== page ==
Camera Owned by Prince George's Co. Public Schools Found Hidden in Principal's Office

Police believe the device was placed "in order to gather information"

What to Know

  • A device that recorded video and could be accessed remotely was found in a PGCPS school administrator's office Monday, police said.
  • Police believe the device was placed "in order to gather information" and children were not targeted, the police chief said.
  • The union representing administrators and principals called for a transparent investigation.

The camera that was found inside a Prince George's County school belonged to the school district and was hidden inside a principal's office, multiple sources tell News4.

Police and school officials announced Monday that an administrator had found a recording device in hidden in their office earlier that day. Police said they believed the camera was put there to collect information, but say they still aren't sure what the investigation was about.

News4 learned the administrator was a principal at a Prince George's County high school, but police refuse to confirm more details so the identity of the victim remains private.

A source from the school told News4 that the camera was cylindrical and looked like a smoke detector. They said it was in the corner of the principal's office — something easy to overlook.

The principal found the camera on accident, a source says.

The discovery was reported to Kevin Maxwell, the CEO of Prince George's County Schools, who called in police to investigate.

"This was placed deliberately and then discovered by the victim," Prince George's County Police Chief Henry Stawinski said at a press conference Monday.

Multiple sources confirmed to News4 that the camera was owned by the school system, but it would have needed high-level approval — if it was approved at all.

"We do not believe it was intended for criminal purposes, but at this point in the investigation we are unclear as to who authorized the placement of that device," chief Stawinski said.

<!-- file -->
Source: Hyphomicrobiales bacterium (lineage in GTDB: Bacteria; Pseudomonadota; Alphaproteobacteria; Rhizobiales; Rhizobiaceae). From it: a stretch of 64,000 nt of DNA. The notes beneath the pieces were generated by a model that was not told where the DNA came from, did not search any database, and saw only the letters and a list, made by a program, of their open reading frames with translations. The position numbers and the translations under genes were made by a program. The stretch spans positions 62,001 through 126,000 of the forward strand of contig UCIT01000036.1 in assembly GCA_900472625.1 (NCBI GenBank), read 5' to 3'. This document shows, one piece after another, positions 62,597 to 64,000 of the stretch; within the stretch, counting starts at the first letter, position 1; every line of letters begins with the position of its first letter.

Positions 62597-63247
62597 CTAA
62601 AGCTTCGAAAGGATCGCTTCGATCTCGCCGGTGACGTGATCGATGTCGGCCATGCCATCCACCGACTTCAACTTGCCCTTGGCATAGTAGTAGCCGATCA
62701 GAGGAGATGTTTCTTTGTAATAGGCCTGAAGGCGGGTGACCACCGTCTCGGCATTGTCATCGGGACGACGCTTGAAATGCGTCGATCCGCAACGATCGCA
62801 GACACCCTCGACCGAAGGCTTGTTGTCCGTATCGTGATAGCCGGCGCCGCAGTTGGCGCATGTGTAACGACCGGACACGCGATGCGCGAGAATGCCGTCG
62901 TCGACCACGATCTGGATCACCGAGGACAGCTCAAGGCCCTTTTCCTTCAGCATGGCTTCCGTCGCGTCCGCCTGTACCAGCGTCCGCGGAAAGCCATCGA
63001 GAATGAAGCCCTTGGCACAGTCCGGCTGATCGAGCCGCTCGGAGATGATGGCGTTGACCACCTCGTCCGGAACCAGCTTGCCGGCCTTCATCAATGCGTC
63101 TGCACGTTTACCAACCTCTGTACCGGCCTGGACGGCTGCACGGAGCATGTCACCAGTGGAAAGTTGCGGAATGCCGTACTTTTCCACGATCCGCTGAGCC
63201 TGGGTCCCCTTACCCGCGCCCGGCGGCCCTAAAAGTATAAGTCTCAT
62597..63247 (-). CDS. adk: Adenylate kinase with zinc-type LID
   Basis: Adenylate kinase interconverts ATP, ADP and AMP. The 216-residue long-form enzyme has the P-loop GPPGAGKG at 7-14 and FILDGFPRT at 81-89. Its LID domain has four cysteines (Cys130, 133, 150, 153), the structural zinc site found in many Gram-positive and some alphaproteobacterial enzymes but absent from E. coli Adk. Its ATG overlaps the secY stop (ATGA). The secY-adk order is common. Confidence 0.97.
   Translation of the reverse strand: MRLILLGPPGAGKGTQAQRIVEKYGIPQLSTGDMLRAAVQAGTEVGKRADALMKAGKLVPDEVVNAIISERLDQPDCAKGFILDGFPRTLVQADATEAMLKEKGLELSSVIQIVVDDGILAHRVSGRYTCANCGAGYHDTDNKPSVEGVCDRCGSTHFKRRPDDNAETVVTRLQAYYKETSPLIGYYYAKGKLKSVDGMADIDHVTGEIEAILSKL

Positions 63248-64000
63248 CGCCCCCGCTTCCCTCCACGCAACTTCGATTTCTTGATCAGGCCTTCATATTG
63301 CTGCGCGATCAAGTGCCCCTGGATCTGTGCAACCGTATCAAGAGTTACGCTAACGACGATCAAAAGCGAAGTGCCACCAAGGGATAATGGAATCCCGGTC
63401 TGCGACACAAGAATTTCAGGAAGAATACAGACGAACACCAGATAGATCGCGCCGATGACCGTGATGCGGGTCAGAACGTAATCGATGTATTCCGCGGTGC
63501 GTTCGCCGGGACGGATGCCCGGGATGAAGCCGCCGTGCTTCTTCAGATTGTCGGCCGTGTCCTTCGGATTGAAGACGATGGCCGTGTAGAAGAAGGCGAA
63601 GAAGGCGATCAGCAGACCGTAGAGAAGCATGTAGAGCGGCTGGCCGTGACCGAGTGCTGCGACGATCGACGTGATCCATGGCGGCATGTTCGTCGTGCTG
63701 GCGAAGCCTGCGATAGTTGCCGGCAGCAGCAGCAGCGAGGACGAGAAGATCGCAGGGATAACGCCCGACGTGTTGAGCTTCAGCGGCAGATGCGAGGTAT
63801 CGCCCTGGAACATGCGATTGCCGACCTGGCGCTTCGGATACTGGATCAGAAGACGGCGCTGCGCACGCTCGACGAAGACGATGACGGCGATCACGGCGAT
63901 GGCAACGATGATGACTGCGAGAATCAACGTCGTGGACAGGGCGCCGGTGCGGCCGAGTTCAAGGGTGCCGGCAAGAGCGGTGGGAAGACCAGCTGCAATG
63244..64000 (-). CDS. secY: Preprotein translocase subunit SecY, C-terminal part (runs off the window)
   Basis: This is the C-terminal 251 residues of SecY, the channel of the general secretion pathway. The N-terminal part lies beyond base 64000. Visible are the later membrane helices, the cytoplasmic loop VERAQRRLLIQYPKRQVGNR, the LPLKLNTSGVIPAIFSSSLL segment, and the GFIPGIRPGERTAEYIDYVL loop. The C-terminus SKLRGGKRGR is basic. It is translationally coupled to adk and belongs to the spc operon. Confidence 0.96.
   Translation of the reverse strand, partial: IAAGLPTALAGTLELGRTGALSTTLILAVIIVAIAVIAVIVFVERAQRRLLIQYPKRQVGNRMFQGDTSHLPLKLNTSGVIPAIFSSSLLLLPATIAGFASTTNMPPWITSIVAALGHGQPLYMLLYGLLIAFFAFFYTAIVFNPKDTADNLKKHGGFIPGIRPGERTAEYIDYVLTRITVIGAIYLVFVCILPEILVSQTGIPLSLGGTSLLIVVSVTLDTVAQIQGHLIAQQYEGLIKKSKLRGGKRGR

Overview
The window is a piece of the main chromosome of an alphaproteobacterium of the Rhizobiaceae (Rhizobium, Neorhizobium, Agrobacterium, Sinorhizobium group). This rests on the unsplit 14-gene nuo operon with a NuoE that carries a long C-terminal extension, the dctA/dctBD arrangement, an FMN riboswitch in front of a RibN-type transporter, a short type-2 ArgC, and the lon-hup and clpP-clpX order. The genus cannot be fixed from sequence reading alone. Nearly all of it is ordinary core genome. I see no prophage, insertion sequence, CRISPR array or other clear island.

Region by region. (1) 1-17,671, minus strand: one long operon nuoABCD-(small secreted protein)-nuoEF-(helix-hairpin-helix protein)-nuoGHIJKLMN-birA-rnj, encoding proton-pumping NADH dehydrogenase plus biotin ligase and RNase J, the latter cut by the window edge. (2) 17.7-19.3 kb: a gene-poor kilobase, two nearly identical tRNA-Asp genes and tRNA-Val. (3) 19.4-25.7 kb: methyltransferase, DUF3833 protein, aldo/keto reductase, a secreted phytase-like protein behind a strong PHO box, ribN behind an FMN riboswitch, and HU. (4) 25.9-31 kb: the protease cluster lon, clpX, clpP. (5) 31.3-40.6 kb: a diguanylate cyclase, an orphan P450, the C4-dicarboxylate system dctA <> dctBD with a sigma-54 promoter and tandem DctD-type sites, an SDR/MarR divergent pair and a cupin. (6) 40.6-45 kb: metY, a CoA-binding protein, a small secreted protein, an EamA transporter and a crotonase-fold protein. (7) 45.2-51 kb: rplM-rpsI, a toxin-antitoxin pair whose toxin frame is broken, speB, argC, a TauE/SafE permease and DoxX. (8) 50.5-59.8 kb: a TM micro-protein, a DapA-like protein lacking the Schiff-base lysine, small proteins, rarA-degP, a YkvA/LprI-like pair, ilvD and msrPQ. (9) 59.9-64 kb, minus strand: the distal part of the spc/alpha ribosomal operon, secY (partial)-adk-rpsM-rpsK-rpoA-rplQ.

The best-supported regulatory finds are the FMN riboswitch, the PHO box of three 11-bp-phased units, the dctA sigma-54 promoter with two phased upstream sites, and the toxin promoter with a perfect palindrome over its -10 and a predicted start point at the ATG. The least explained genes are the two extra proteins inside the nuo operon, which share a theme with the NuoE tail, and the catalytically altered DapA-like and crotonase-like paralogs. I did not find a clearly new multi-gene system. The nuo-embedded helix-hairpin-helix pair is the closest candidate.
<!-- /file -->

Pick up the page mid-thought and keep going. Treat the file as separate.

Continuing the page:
The camera had been in the school for more than a year and police say it could be accessed remotely. 

The union representing principals and administrators, the Association of Supervisory and Administrative School Personnel, voiced concern and called for a transparent investigation.

"We are extremely concerned," Doris Reed, the union's executive director said. "Our people are already working under tremendous stress. They don't need the paranoia that someone is spying on them."

Students were not targeted and police say there are not other devices hidden in other schools.

The case was assigned to public corruption investigators, Stawinski said on Monday. Police don't believe the recording device was intended for prurient purposes, but didn't rule out other explanations.

The announcement comes amid issues and infighting among leadership at Prince George's County Schools, including disputes about pay and a grade tampering scandal.

Maryland Gov. Larry Hogan called for Maxwell to be dismissed in February after allegations of system-wide grade tampering were confirmed.

Earlier this month, board members decried large pay increases that several members executives received. Board members asked for a 4 percent raise for teachers several months ago and were denied. In a letter, members showed that some executives got raises of as much as 36 percent. 

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